Jan 11, 2022 I Paul Seaburn

Green Comets, Bacterial Artists, Bus-Train Hybrid and More Mysterious News Briefly — January 10, 2022

Mysterious News Briefly — January 10, 2022

You may think zoo air stinks, but two different research groups showed that it’s full of DNA from all of the animals living there – a tool that could one day help provide non-invasive looks at the biodiversity of forests and jungles. Does it work underwater? (We’re sniffing for you, Loch Ness monster.)

New studies found that bacterial colonies organize themselves into biofilms that form complex ring-like patterns once thought to be unique to plants and animals. Sorry, young scientists – telling your mom you’re growing artistic biofilms won’t get you out of cleaning the bathroom.

Japan recently unveiled the world’s first Dual-Mode Vehicle (DMV), a bus-train hybrid that runs both on roads and rails and can switch between them in just 15 seconds. Is this a getaway vehicle worthy of the next James Bond movie?

At the Consumer Electronics Show CES 2022, Sierra Space unveiled its Dream Chaser spaceplane, which is set to launch for the first time this year into low-Earth orbit, and its Large Integrated Flexible Environment (LIFE) habitat – a giant inflatable house for moon colonizers. Do they really expect to attract more customers by offering a lunar bouncy castle?

If you stay awake at night wondering why green comets don’t have green tails, help is on the way – researchers found that the cyanide (CN2) and diatomic carbon (C2) which give green comets their glow are broken down by solar ultraviolet radiation which also causes green comets themselves to fade as they approach the sun. If that doesn’t help, try not surfing science websites before bed.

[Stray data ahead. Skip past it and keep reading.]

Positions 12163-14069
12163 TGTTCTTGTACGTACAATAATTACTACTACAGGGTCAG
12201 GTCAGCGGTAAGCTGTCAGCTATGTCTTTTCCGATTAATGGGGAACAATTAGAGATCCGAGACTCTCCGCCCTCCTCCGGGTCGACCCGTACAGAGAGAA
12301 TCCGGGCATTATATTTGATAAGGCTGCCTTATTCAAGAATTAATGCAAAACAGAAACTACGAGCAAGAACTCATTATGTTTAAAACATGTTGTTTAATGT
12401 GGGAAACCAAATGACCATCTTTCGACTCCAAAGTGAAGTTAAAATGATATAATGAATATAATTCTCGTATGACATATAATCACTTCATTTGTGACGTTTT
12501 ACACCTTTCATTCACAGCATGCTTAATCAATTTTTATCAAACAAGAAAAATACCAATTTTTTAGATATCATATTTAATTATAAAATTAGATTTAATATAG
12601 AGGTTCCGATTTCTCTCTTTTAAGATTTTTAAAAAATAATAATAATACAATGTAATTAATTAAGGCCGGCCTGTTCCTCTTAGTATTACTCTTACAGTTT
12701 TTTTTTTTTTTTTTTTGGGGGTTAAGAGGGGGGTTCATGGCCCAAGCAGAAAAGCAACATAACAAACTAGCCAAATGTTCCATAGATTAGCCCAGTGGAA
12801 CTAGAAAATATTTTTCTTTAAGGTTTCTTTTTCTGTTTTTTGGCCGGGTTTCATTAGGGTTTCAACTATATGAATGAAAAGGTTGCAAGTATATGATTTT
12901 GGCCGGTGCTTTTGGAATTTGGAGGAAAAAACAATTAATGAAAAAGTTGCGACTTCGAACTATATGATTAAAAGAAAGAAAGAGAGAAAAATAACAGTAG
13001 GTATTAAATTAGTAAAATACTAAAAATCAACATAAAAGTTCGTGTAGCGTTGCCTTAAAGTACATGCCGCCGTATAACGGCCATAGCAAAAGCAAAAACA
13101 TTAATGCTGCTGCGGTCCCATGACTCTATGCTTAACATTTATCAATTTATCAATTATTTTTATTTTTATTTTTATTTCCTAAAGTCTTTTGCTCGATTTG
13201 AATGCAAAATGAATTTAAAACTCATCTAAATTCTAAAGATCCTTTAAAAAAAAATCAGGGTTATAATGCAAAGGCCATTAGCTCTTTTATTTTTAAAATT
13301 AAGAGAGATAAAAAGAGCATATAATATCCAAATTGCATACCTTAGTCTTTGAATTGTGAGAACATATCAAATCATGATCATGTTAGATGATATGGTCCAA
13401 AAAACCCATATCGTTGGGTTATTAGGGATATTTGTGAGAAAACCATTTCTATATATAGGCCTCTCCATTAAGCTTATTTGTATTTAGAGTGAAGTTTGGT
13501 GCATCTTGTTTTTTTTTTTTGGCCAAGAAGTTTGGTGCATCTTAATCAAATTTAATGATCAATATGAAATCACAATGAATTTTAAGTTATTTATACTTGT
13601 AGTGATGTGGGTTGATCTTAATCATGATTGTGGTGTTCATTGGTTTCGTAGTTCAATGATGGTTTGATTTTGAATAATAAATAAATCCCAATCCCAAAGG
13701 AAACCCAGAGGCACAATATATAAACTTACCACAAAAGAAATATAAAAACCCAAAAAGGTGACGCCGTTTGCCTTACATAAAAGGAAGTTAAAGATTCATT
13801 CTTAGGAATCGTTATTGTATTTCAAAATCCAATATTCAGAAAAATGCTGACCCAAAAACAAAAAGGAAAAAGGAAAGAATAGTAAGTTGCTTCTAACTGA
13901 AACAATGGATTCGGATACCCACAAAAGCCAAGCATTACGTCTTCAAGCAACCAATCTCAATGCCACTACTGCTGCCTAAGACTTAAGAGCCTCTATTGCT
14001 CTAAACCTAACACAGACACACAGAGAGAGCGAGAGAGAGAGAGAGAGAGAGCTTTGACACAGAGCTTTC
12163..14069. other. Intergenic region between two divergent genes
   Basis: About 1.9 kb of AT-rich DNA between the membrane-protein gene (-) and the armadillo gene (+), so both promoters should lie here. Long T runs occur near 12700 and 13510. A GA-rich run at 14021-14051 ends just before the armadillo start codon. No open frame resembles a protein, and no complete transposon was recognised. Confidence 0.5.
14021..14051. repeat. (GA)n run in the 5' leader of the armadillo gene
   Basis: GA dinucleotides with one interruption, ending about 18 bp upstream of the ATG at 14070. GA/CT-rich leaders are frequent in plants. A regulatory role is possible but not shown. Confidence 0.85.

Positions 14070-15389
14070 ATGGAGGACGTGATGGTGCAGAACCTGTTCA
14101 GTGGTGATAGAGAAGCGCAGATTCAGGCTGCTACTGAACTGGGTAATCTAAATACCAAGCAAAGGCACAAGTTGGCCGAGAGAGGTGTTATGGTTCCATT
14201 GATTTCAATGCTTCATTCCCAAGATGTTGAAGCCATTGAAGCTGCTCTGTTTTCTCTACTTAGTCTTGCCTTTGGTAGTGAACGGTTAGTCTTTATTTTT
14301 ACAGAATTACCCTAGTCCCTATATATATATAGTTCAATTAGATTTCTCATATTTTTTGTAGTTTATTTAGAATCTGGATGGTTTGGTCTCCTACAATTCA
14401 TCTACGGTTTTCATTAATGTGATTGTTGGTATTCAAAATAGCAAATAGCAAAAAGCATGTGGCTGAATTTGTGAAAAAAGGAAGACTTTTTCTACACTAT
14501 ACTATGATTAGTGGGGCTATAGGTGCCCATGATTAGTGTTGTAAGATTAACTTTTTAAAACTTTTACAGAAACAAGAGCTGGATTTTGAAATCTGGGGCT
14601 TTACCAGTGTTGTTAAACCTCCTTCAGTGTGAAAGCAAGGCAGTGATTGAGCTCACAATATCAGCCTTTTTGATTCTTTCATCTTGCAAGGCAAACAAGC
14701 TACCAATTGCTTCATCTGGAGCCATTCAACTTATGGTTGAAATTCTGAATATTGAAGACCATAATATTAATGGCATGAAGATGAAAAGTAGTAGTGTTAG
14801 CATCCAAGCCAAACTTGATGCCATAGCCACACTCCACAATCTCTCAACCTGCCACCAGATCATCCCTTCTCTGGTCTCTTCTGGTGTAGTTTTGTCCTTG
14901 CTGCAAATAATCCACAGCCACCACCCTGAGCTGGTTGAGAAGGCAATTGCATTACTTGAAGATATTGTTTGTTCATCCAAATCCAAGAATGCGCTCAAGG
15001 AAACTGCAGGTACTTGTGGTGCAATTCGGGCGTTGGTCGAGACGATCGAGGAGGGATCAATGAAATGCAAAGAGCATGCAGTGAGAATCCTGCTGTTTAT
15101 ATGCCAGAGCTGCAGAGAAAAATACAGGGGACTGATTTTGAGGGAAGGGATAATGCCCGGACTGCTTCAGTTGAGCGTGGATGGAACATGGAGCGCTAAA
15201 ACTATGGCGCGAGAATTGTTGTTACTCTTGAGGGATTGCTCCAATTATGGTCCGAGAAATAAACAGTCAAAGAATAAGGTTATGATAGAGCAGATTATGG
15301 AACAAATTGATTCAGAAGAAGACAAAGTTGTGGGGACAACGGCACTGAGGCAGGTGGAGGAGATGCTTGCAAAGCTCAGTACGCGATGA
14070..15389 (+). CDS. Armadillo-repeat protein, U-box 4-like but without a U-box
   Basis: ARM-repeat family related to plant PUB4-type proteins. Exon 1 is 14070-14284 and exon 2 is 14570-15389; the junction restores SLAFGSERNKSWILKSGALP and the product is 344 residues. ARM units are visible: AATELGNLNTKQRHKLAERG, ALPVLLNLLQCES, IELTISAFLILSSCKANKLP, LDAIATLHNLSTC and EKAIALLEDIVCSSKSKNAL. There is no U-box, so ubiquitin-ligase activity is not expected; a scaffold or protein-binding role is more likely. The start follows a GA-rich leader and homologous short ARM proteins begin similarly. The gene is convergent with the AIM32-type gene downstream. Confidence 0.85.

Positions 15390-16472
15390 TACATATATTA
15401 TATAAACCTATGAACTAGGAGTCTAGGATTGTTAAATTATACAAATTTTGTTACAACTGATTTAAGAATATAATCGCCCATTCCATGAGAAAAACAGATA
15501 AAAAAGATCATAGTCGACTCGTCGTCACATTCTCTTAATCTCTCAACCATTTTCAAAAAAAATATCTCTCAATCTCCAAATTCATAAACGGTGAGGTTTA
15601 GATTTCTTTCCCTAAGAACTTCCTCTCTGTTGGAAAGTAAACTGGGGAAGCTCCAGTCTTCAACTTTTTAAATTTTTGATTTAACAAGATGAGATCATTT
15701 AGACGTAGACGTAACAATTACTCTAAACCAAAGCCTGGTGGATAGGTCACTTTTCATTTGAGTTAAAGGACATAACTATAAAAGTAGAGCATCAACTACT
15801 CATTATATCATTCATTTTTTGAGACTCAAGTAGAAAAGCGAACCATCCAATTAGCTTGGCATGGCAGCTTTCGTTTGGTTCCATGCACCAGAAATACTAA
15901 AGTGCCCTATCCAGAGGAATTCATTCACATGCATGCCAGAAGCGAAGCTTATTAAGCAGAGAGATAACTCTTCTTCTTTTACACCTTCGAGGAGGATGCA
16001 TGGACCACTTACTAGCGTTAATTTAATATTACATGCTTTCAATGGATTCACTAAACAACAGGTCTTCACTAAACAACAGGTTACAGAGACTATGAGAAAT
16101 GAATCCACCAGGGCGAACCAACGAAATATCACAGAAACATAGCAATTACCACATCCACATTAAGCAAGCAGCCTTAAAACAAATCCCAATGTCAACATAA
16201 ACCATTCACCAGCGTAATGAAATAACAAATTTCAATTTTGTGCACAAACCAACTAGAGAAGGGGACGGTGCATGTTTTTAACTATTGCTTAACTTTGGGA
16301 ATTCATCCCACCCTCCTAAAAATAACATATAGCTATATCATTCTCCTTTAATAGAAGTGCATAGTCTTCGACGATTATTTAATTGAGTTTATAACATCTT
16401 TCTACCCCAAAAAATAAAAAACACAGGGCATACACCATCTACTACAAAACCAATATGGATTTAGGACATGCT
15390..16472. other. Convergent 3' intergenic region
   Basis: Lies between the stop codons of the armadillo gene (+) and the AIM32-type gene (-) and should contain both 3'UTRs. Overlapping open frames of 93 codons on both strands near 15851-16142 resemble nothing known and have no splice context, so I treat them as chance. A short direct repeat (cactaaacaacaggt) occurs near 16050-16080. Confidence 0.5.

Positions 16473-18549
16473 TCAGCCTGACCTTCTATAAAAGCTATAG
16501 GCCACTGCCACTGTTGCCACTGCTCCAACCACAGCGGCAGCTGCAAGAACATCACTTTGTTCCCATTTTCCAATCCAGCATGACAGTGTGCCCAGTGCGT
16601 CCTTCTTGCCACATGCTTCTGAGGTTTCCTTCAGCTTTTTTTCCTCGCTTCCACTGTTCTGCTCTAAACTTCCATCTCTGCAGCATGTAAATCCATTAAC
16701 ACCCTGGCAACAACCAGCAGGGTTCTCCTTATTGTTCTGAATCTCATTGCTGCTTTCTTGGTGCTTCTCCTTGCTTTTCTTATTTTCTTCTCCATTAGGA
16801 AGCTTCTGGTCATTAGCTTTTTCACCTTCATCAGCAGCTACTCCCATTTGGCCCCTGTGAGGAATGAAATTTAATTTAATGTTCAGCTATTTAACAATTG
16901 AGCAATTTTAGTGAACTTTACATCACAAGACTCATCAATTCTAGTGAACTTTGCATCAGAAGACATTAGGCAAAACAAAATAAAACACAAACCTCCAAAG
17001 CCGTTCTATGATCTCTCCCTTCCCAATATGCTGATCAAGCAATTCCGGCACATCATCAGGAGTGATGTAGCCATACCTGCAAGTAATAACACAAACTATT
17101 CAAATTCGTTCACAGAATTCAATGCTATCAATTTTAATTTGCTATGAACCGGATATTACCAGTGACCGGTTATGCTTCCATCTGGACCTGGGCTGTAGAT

Scientists at South Korea's Ajou University have created a life-size, steel and aluminum robotic hand with 20 joints that is capable of holding fragile objects like raw eggs, crushing cans and working with precision tools like tweezers and scissors. It’s time to worry when it gives the scientists the finger.

Uplift Aerospace has signed a deal with NASA to install and manage a locker-sized vault on the International Space Station to store items such as art works, precious gems, rare coins and museum artifacts that will eventually be brought back and sold for a much higher price. Does this sound like the plot of an outer space art theft movie?

IBM is selling the health care portion of Watson, the artificial intelligence that once defeated two Jeopardy champions and won $1 million. What is “Not worth the hassle” for $1 billion, Ken?

The “Golden Eye” – the last portion of the 21-foot (6.5-meter) mirror on the James Webb Space Telescope -- swung into place and the 18 mirrors will now be adjusted while the telescope travels 1 million miles (1.6 million kilometers) away over the next two week before reaching its permanent location. If this reminds you of Pierce Brosnan, you’re showing your age.

Attention Space Force – laser scientists in China unveiled a 1.5 kg pulse megawatt laser ‘small enough for a satellite’ that the Chinese Academy of Sciences says is not a weapon. And the first Death Star was just a ‘makes them feel kind of icky’ star.

Paul Seaburn

Paul Seaburn is the editor at Mysterious Universe and its most prolific writer. He’s written for TV shows such as "The Tonight Show", "Politically Incorrect" and an award-winning children’s program. He's been published in “The New York Times" and "Huffington Post” and has co-authored numerous collections of trivia, puzzles and humor. His “What in the World!” podcast is a fun look at the latest weird and paranormal news, strange sports stories and odd trivia. Paul likes to add a bit of humor to each MU post he crafts. After all, the mysterious doesn't always have to be serious.

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